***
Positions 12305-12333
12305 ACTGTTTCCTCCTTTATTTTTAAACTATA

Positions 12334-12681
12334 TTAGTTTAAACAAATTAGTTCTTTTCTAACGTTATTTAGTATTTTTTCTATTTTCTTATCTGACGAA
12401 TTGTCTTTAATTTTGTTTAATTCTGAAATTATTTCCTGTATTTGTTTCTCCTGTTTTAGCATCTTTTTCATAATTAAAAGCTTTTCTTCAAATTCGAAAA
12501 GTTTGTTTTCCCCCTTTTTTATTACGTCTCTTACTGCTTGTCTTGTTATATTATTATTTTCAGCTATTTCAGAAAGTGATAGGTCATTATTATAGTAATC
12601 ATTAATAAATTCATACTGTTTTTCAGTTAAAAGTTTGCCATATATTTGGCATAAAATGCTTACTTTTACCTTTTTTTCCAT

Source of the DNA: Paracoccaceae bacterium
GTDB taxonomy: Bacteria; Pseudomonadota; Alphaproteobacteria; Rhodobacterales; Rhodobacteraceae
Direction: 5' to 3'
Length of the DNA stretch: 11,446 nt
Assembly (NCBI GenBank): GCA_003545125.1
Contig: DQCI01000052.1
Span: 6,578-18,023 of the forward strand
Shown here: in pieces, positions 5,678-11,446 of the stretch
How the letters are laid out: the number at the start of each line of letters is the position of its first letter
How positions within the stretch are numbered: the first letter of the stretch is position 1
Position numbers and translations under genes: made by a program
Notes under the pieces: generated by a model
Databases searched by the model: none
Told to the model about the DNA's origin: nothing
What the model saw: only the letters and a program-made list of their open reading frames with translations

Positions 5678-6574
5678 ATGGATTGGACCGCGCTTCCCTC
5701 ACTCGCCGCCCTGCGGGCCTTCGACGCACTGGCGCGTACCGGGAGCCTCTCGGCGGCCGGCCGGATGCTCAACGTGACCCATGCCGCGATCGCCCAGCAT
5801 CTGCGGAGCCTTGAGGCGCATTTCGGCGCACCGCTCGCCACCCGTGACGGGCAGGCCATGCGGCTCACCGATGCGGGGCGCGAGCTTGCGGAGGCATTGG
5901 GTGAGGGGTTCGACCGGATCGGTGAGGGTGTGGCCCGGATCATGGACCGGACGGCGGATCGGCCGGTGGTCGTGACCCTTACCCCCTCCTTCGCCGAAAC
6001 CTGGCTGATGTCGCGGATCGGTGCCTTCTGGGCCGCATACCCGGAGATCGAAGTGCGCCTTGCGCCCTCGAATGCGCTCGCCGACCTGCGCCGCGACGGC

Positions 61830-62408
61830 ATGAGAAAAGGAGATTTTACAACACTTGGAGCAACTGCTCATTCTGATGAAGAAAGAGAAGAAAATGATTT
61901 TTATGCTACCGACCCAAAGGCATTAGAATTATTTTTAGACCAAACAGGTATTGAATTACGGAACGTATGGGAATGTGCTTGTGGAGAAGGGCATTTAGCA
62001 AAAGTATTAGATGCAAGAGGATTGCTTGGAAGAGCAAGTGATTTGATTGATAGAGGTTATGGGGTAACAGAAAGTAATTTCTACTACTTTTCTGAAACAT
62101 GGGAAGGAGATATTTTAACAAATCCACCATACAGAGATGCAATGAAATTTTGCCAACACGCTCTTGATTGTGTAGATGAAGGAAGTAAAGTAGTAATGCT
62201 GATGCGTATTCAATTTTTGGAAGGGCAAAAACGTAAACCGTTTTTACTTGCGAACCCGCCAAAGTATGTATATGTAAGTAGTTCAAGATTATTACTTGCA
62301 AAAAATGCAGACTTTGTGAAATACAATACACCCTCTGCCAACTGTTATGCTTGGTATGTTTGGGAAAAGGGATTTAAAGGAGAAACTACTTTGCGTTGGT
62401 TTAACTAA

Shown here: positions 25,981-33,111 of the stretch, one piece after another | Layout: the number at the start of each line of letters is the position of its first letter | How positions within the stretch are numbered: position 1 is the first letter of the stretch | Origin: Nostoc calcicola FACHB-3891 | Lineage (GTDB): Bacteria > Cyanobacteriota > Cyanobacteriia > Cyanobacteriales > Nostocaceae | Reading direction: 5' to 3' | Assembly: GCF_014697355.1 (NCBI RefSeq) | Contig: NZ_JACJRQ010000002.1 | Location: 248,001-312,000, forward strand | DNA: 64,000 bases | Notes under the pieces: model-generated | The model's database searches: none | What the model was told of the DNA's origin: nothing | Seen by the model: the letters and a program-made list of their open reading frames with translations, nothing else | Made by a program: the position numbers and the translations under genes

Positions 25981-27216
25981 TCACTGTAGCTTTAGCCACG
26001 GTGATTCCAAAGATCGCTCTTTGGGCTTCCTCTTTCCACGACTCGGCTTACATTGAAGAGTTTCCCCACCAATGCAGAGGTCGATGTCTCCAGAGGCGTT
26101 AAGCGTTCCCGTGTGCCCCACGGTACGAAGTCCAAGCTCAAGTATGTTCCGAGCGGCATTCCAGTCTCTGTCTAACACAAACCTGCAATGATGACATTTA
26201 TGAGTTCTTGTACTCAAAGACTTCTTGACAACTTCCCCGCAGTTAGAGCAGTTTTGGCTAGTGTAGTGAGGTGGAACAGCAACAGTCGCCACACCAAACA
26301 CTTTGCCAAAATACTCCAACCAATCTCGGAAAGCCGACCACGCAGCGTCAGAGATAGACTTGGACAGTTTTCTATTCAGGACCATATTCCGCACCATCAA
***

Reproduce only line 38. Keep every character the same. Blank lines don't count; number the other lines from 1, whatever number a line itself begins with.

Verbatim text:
Positions 25981-27216